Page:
MACDC Joins Coalition in Opposing Gas Tax Repeal

MACDC Joins Coalition in Opposing Gas Tax Repeal

June 2014
Kristina Egan

Last year, MACDC worked hard to secure new revenues for public transportation, which is so critical to many of the residents CDCs serve. The state made significant progress toward meeting the state's transportation needs with the 2013 Transportation Finance Act, which secured an average of $600 million in new funds for transportation. But now that progress is threatened by a ballot question. A group called “Tank the Gas Tax” is likely to qualify a question for this November’s ballot that would repeal the recently-passed law that ties the gas tax to inflation. 

A broad and strong coalition of organizations, including MACDC, has come together to oppose a ballot question that would repeal gas tax indexing. The coalition includes public safety, public health, and consumer advocates, businesses, the construction and engineering industries, and environmental, social justice, and civic groups. 

If the ballot question passes this November, it will cut transportation funding that would be used to enhance regional bus service, make the MBTA more reliable and safer, and improve the safety of the state's crumbling bridges and congested roads.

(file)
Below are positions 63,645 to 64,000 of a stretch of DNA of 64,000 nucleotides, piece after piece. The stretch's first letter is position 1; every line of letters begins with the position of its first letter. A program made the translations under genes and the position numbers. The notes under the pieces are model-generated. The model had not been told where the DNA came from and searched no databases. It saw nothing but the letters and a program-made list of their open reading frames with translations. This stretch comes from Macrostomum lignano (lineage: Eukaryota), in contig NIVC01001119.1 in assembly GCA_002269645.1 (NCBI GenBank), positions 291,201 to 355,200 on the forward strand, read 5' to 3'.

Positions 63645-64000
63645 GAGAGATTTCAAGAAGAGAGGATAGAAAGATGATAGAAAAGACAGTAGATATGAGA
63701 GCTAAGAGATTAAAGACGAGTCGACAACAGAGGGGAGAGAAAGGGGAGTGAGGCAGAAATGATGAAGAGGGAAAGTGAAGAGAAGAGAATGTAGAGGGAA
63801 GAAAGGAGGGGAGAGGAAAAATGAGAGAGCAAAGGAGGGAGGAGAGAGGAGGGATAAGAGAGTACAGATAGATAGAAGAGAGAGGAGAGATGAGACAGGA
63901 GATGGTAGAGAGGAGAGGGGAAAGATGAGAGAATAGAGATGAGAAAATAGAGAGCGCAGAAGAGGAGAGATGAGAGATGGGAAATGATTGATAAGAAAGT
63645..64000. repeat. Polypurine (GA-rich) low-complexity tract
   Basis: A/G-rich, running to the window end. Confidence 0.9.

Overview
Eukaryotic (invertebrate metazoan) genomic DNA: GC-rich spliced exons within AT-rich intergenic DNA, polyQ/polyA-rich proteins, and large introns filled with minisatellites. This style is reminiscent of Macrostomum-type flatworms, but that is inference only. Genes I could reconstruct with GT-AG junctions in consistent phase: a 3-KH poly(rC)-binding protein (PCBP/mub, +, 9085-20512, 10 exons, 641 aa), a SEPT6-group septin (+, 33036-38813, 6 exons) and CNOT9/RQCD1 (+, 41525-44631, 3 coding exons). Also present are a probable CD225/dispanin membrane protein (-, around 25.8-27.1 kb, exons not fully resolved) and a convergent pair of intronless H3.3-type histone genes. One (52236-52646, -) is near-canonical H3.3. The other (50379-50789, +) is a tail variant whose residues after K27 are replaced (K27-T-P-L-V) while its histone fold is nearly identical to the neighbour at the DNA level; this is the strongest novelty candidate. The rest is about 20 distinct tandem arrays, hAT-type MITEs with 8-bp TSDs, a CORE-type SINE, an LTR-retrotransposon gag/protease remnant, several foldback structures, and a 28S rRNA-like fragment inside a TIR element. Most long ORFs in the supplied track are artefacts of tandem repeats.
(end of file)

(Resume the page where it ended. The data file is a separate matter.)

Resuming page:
What We Stand to Lose: 

  • $1 Billion. Gas tax money is constitutionally dedicated to transportation. Without gas tax indexing, we will lose over $1B in the next 10 years for transportation.
  • Our Safety.  According to the American Society of Civil Engineers, 42% of Massachusetts roads are in poor or mediocre condition, and 43% of bridges are functionally obsolete. Our top ten most traveled, structurally deficient bridges carry an average of 1.2 million cars each day. For the safety of all Massachusetts residents, we need to fix our roads and bridges now.
  • Jobs. Losing money for transportation means that we won’t have adequate resources for critical transportation investments that will grow jobs and the economy. For instance, if the legislature had not acted, Massachusetts could have faced losses of up to 15,000 jobs and as much as $11 billion in increased operating costs due to a deteriorating transportation network.
  • Momentum for better transportation. Legislators intended to invest significant new resources in our transportation system and spoke of the new law as an important first step that needs to be followed by further legislative actions to improve transportation. Rolling back a significant piece of transportation funding will put a full stop to the momentum that has been built and significantly reduce chances of addressing the remaining transportation funding gap.

Please spread the word to your family, friends and neighbors that this ballot question will move the state backwards.  Ask them to vote “no” in November on this repeal.